In his article, "iPhone City (v.2005)" Bratton was early to demonstrate the impact that cinematic user interfaces for mobile social media would have on urban design. His current work develops a political theory of planetary-scale computation and draws from disparate sources, from Paul Virilio, Michel Serres, and Carl Schmitt, to Alan Turing, Google Earth, and IPv6.[36] In 2017, Bratton completed The New Normal an ebook for Strelka Press, which outlines the radical effects that technology is having on our world and describes the emerging forms of city that we should now be designing for.[37]

The essay "Planetary Sapience" published in Noema in 2021 compares the violent evolution of natural intelligence with the emergence of synthetic intelligence and considers their interrelation in terms of an understanding of intelligence as part of geological history and planetary formation. He contrasts this with the popular notions of Gaia and the Noosphere.[38]

Personal life[edit]

Bratton lives in La Jolla, California and has a son, Lucien, with writer Bruna Mori. He is the half-brother of Jamie Stewart of the band Xiu Xiu.[39]

References[edit]

  1. ^ Hill, Dan. "Postopolis! LA". Archived from the original on 2011-09-27.
  2. ^ "Mobility Shifts Summit".
  3. ^ "Thresholds Studio Lecture Speaker Bio". Tabuman College at University of Michigan. Archived from the original on 2011-09-28.
  4. ^ "Benjamin Bratton". bracket-.
  5. ^ "Urban Technology on the Dark Side". SXSW. Archived from the original on 2011-09-03.
  6. ^ "Future City". Little Tokyo Design Week. Archived from the original on 2011-07-14.
  7. ^ "Design and Existential Risk". Parsons The New School for Design. 20 September 2010.
  8. ^ "Benjamin Bratton, The Visual Arts Department UCSD". Archived from the original on 11 November 2016. Retrieved 10 November 2016.
  9. ^ "Benjamin Bratton". visarts.ucsd.edu. Retrieved 2021-09-19.
  10. ^ "Benjamin Bratton". www.bratton.info. Retrieved 2021-09-19.
  11. ^ Bratton, Benjamin. "BRATTON.INFO". Official Website.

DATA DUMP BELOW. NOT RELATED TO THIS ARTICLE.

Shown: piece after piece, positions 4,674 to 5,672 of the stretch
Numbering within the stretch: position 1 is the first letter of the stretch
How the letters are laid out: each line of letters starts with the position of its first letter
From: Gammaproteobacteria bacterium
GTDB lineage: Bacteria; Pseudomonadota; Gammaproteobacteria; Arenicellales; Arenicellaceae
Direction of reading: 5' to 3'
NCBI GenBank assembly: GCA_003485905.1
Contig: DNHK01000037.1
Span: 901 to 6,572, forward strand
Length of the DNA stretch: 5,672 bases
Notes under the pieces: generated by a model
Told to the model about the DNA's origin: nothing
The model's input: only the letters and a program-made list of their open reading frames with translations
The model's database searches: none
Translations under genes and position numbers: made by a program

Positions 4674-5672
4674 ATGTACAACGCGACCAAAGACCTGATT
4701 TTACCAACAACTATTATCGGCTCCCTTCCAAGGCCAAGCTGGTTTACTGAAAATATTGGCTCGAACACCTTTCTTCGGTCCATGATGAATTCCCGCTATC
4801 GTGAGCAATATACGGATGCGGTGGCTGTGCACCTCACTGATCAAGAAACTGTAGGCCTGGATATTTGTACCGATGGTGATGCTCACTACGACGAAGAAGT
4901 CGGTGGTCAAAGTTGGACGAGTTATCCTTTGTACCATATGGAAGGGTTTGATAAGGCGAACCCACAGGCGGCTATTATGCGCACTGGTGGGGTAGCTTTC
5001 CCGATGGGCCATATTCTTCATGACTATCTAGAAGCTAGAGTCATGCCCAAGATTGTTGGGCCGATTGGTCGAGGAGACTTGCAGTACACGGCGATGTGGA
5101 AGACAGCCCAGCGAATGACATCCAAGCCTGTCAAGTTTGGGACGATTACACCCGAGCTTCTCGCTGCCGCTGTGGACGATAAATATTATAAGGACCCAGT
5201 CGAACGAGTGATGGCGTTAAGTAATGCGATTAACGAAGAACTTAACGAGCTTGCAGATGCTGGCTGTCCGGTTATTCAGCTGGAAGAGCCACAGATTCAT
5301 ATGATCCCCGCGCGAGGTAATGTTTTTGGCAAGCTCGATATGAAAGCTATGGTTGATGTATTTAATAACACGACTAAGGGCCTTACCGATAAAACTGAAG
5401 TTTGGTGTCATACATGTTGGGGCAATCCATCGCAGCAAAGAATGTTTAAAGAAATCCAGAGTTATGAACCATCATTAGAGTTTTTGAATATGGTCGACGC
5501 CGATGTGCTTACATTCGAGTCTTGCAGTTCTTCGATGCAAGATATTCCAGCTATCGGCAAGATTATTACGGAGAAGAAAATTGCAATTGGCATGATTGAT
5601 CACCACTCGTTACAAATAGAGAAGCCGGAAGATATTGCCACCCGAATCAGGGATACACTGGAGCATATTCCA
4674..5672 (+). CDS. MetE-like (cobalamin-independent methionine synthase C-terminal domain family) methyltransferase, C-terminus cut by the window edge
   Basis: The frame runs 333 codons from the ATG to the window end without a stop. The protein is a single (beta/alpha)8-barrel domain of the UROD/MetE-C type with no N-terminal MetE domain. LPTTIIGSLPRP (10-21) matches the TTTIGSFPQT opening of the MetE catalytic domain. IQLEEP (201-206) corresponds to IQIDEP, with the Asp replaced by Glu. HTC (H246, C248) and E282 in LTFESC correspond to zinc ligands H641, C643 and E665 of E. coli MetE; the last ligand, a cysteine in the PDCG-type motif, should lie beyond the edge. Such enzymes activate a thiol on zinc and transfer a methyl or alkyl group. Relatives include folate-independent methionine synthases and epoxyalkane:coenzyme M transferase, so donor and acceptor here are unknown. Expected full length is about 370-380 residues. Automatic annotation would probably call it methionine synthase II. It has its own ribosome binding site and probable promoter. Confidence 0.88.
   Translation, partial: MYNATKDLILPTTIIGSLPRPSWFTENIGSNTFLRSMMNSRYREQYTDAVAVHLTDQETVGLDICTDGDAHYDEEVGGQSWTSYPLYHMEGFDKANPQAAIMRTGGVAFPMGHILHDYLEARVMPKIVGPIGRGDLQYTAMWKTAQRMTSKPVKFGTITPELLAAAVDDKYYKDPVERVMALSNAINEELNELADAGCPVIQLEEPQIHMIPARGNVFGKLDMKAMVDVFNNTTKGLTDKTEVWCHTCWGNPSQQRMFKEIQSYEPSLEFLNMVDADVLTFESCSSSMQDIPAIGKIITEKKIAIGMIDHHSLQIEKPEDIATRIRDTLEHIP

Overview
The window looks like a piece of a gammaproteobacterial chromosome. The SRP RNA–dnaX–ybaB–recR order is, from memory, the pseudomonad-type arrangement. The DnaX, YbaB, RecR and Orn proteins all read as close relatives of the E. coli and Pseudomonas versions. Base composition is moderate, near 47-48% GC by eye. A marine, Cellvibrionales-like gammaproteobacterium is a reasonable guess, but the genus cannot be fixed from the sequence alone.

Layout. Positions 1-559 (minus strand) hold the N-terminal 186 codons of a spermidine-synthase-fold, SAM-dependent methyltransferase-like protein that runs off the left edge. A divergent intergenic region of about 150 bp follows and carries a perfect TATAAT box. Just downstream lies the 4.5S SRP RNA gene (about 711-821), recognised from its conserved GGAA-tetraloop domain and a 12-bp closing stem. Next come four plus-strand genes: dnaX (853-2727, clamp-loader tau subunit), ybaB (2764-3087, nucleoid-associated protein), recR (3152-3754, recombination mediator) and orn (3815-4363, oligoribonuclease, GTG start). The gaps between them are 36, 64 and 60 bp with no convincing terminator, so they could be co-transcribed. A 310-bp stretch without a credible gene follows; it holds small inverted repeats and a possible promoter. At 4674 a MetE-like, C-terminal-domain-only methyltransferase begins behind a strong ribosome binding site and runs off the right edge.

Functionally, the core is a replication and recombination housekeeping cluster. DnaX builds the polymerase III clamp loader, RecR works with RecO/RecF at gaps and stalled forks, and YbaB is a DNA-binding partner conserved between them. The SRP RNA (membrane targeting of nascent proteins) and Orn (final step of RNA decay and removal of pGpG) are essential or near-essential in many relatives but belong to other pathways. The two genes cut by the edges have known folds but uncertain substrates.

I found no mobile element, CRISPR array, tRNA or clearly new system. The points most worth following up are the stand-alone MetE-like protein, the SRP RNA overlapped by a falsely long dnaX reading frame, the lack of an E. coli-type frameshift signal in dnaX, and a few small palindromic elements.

12. ^ "Benjamin Bratton". visarts.ucsd.edu. Retrieved 2021-09-19.
  13. ^ "Benjamin H. Bratton - SCI-Arc". www.sciarc.edu. Retrieved 2020-06-10.
  14. ^ "UCLA Design Media Arts / Faculty". www.design.ucla.edu. Retrieved 2021-09-19.
  15. ^ Ghanbari, Sheena. "New UC San Diego Visual Arts Major Emphasizes Designing for the Future". ucsdnews.ucsd.edu. Archived from the original on 1 May 2016. Retrieved 10 November 2016.
  16. ^ "Benjamin Bratton". The European Graduate School. Retrieved 2021-09-19.
  17. ^ "The New Normal. Presentation Of The Education Year At Strelka". Strelka. 10 November 2016. Archived from the original on 10 November 2016. Retrieved 10 November 2016.
  18. ^ "The New Normal — a speculative urbanism think tank at Strelka". thenewnormal.strelka.com. Retrieved 2021-09-12.
  19. ^ "Apply to The Terraforming by November 10". The Terraforming 2021 Program. Retrieved 2021-09-12.
  20. ^ "Prominent Russian architectural school, Strelka Institute, suspends activities in protest of Ukraine invasion". Archinect. Retrieved 2022-03-01.
  21. ^ "Benjamin H. Bratton Visiting Professor". Retrieved September 11, 2021.{{cite web}}: CS1 maint: url-status (link)
  22. ^ "Verso". www.versobooks.com. Retrieved 2021-09-12.
  23. ^ "Benjamin Bratton: 18 Lessons of Quarantine Urbanism". Strelka Mag. Retrieved 2021-09-11.
  24. ^ The Revenge of the Real: Politics for a Post-Pandemic World w/ Benjamin Bratton, retrieved 2021-09-12
  25. ^ "Agamben WTF, or How Philosophy Failed the Pandemic". Versobooks.com. Retrieved 2021-09-12.
  26. ^ Press, The MIT. "The Stack | The MIT Press". mitpress.mit.edu. Retrieved 2021-09-12.
  27. ^ Bratton, Benjamin H. (2016-02-26). The Stack: On Software and Sovereignty. MIT Press Limited. ISBN 9780262029575.
  28. ^ "transmediale 2014 | Keynote by Benjamin H. Bratton and Metahaven: The Black Stack". YouTube. transmediale. March 19, 2014. Retrieved 10 November 2016.{{cite web}}: CS1 maint: url-status (link)
  29. ^ "Bartlett International Lecture Series: 2012-13 // Benjamin Bratton". YouTube. The Bartlett. 17 January 2014. Retrieved 10 November 2016.
  30. ^ Jeff Kipnis, “A (P)review: Review of The Stack” LOG 35. October 22, 2015, p. 121
  31. ^ "Benjamin H. Bratton's Dispute Plan to Prevent Future Luxury Constitution | e-flux". www.e-flux.com. Retrieved 2016-03-16.
  32. ^ "Book Launch: Dispute Plan to Prevent Future Luxury Constitution by Benjamin H. Bratton | transmediale 2016". 2016.transmediale.de. Archived from the original on 2016-03-23. Retrieved 2016-03-16.
  33. ^ "Benjamin H. Bratton's Dispute Plan to Prevent Future Luxury Constitution | e-flux". www.e-flux.com. Retrieved 2016-03-16.
  34. ^ Theory, Culture and Society, 26, no. 7-8 (2009): 329-342
  35. ^ Bratton, Benjamin. "Surviving the Interface: the Envelopes, Membranes and Borders of Deep Cosmopolitics". Official Website. Archived from the original on 21 December 2013. Retrieved 4 January 2014.
  36. ^ Architectural Design, v79 n4 (200907): 90-97
  37. ^ "The New Normal". strelka.com. Retrieved 2017-07-07.
  38. ^ "Planetary Sapience". NOEMA. Retrieved 2021-09-10.
  39. ^ Bratton, Benjamin H. (2018). "Music for Car Alarms (1998–2008)". Tank. No. 76.

External links[edit]